May 2008 - Marketing Judo

How to beat knock-off artists by mastering and deflecting their techniques, Part 1

By Anthony Sziklai

I know several direct response marketers who are brilliant at what they do. They are masterful pitchmen with an uncanny instinct for hit products. They are meticulous planners who build elaborate spreadsheets to analyze every data point of their campaigns. They are serial risk takers who know the odds and yet beat them time and time again. What truly amazes me the most about these alpha marketers is how resilient they are to being knocked off and ripped off by other marketers and even their own trading partners.

I often hear the same jeremiad: My design has been copied by several factories in China and now everyone can buy a knock-off version.

What ultimately saves these marketers is their instinct to act swiftly and crush the counterfeiters before they can seriously impact the bottom line. Having said that, I often feel that theyand the rest of uscould be more proactive. In an age when product information can be transmitted around the globe in less than a second, you need to know what your enemy is going to do before he strikes. You need to arm yourself with knowledge and be willing to spend money to avoid losing money. The following is Part One of a two-part series that teaches you how to get into this mindset and beat the bad guys by mastering and deflecting their techniques. In short, it teaches you the fine art of marketing judo.

My definition of a knock-off artist is someone who not only copies your product, but also moves lightening fast to produce a show, buy media and lock up retail deals before you have even finished testing. Knock-off artists can literally put you out of business, so it is critical that you take defensive, even preemptive, measures to protect your investment. Following are some judo moves that work:

Do your research You should have a healthy amount of paranoia in this industry and always be on the lookout for knock-offs. Even if you are still in the manufacturing or production phase, it is never too early to start Googling your product name or idea to see who else is out there. According to Greg Sater of the law firm, Rutter Hobbs, My clients find that, once their product is on TV, soon someone else will be selling it online, bidding on its name as a keyword and driving traffic to their website. One thing to do is check those sites to see if they also are offering a look-alike knock-off of your product, in addition to yours. Another thing to do is order your product from those sites to see what is fulfilled. Do they in fact have no inventory of your product (responding to your order by admitting that) and thus should not be using your products name online as a keyword for their website? And if they do have it in inventory, and ship you a unit in response to your order, is it your product or is it a counterfeit? Take prompt legal action if you find these things happening.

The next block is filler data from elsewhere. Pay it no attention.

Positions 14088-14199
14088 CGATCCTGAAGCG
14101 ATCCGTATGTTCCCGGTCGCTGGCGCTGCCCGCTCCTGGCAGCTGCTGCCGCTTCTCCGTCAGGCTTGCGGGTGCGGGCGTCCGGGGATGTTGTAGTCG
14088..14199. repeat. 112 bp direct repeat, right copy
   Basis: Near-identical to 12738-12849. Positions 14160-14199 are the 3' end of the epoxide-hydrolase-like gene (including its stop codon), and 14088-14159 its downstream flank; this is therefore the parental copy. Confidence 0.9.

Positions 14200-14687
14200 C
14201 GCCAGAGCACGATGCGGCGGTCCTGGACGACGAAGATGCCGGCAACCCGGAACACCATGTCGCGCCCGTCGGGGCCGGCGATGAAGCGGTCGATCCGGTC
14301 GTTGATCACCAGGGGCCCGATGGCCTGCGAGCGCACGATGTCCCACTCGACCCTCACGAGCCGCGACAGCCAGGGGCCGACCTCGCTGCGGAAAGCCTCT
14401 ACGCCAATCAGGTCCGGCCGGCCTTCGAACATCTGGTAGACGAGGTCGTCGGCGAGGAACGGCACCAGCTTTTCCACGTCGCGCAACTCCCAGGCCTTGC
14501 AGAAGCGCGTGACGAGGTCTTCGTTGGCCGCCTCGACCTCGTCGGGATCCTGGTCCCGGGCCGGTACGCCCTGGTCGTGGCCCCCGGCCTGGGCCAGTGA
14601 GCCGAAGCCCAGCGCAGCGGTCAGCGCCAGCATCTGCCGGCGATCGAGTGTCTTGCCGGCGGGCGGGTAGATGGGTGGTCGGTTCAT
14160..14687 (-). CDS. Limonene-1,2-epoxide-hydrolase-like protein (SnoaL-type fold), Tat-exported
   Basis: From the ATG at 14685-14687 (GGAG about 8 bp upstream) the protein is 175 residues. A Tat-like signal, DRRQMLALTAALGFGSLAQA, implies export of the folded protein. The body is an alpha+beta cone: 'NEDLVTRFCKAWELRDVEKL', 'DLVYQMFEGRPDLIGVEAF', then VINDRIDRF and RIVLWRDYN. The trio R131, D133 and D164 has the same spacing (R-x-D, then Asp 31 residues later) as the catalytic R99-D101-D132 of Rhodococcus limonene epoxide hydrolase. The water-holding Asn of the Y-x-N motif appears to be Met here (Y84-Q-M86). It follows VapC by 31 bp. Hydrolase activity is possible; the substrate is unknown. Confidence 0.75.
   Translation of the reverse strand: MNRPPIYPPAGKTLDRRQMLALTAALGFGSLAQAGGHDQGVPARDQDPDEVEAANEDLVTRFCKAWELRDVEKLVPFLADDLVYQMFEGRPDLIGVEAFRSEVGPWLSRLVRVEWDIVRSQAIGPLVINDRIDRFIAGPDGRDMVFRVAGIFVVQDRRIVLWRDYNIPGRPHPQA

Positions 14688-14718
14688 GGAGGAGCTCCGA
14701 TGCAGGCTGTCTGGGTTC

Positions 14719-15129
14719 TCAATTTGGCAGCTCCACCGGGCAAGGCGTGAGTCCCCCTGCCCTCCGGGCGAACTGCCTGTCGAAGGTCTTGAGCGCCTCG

Out-optimize them on the search engines There is always a tradeoff between staying in stealth mode and promoting your product before it launches. I am of the opinion that in todays world, you need to be proactive about some forms of promotion, such as Internet search engine optimization (SEO), to prevent others from jumping your claim. Some of the more sophisticated knock-off artists have existing websites and online catalogs that they can harness to get quick search engine results. Beat them to the punch by building a product website and launching it as quickly as possible. Optimize the sites title, description, keywords and content so that you are number one for your products name on major search engines, such as Google. Links from other websites (called external links in SEO-speak) are treated by the search engine algorithms as votes for your site. Make sure you get links from well-regarded sites to fortify your position and block SEO-savvy knock-off artists from leapfrogging you. Above all, be proactive and get your site out there as fast as possible. The search engine algorithms tend to give higher weighting to those who are indexed first.

Out-maneuver them on pay-per-click advertising In addition to SEO, you should also be prepared to beat the knock-offs at pay-per-click (PPC) advertising, where nothing more than an account on Google AdWords can give someone ownership of your product name. According to Ken Osborn of interactive agency Liquid Focus, the cost of clicks must be factored in when making a DRTV media plan. One reason is to assure top ranking from the start. People dont realize there are facets of pay-per-click that mirror search engine optimization. For example, just bidding the highest for a term does not mean your listing will be number one. So, bid high and bid first on your trademark terms and youll win in the long run.

Note that Google and the other big search engines have a very easy procedure (no lawyers needed) for removing another companys ads that contain your trademark or copyright. Just file a complaint and Google will have them take down their ads, or at least remove reference to your IP.